The reduced canonical tree can be used to perform computations of the misere outcome with the “Rct Misere tab”. The “Full Tree Info” option enables to compute detailed data about each position of the game tree. The result is stored in the “Pos/FTI” database and you can access to this data in the “Children Tab”. Note that the “full tree info” consumes a lot of memory, and is not needed to perform “RctMisere” computations (see below).
In this “Rct Misere” tab, you can compute efficiently the outcome of a splittable impartial game in the misere version. This tab uses the theory of reduced canonical trees (RCT) in order to accelerate the computation. Usually, it is used in the following way :
For example, in the case of the Sprouts, we usually compute the RCT of the 6-spots start position, because it contains a lot of small positions that appear frequently in p-spots positions, with p>6. Of course, we compute the RCT of the 6-spots position only once and for all, save the “Pos/Rct” and “Rct/children” databases to the disk, and simply reload them when we perform a “Rctmisere” computation.
This “Score” tab is available only for the game of Dots-and-Boxes. It can be used to compute whether the first player can reach, from a given position of Dots-and-Boxes, a given score, which is called the contract. The contract is like a bet made by the first player. If his scores is at least equals to the contract, he wins. Otherwise, he loses.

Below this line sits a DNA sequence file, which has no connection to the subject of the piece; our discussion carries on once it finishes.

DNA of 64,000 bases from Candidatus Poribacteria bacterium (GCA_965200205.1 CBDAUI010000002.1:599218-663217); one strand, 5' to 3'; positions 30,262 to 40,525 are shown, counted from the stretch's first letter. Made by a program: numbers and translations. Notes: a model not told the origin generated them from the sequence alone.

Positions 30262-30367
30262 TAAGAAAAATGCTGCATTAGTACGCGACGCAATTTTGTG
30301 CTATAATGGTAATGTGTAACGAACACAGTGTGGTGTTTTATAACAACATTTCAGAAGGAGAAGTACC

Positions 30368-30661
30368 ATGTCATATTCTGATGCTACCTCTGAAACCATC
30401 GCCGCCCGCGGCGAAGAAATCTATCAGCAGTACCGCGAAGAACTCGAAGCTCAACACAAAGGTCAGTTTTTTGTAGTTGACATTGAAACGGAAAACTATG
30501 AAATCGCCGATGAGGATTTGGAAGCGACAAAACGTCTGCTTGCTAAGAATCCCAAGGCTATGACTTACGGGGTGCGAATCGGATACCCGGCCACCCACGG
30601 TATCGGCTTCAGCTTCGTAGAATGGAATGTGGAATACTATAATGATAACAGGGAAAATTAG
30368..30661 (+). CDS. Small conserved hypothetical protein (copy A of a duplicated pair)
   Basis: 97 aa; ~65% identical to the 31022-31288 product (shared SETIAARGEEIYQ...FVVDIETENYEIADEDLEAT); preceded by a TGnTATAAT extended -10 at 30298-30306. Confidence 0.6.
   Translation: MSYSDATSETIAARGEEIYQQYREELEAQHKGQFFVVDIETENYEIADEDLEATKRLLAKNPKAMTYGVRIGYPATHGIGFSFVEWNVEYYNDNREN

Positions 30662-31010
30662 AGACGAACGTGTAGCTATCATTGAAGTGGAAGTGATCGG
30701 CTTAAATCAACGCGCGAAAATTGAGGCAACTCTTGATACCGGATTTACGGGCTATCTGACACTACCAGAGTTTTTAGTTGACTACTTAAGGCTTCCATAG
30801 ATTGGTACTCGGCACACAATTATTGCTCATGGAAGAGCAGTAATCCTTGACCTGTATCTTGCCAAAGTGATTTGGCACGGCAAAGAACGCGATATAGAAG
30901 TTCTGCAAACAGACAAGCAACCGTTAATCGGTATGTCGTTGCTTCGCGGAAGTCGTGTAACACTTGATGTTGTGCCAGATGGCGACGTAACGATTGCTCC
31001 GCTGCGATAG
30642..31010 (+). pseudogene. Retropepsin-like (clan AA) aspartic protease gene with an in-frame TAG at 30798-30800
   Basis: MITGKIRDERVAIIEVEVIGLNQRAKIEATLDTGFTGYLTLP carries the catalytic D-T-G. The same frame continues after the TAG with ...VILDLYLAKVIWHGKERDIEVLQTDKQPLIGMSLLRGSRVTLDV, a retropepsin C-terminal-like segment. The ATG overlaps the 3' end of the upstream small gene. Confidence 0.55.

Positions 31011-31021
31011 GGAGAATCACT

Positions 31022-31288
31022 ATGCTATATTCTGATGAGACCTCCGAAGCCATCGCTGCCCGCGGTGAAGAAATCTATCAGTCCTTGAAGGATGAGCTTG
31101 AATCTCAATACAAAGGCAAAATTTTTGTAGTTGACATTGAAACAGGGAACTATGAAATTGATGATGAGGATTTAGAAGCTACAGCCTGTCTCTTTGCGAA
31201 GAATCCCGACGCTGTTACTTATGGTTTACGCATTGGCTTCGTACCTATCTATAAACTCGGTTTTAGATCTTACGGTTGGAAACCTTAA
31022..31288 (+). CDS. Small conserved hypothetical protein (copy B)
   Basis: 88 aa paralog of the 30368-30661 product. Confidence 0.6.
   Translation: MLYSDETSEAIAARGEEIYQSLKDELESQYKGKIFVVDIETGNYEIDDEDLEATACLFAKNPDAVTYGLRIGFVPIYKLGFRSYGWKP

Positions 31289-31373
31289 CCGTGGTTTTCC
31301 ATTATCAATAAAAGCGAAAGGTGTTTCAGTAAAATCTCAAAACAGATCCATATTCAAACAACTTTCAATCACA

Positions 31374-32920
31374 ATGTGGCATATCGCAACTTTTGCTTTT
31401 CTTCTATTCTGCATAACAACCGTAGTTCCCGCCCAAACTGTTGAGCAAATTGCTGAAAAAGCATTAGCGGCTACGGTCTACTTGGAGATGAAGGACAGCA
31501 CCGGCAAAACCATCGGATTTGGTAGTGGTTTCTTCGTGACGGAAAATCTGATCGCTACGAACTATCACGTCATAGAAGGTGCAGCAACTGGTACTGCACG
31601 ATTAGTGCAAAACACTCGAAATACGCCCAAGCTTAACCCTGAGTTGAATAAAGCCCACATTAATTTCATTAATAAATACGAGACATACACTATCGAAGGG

It is possible to compute the outcome of a Sprouts position with p initial spots on any compact surface. The topology of the surface can be indicated with the “topology” parameter, which is the genus of the surface (in the classification of closed surfaces):
You can choose to guide the computing with the extended conjecture. This extended conjecture states that a position keeps the same nimber if you add 6 unused points in a given region. This conjecture is false, since there are a lot of counter-examples, but fortunately it is true for 90% of the positions, and usually helps to guide the computing in the following way: when activated, we give priority to positions that seems to be losing under the extended conjecture.
It is also possible to compute arbitrary Sprouts positions, and the next section explains how Sprouts positions are represented in Glop.
Is is possible to compute in Glop the outcome or the nimber of any Sprouts position. If you have only a figure of the position you want to compute, you need first to determine its string representation. We have simplified the representation rules in Glop 2.0, by avoiding some redundancy and allowing the use of compact notations for unused spots. The details are explained on the following example: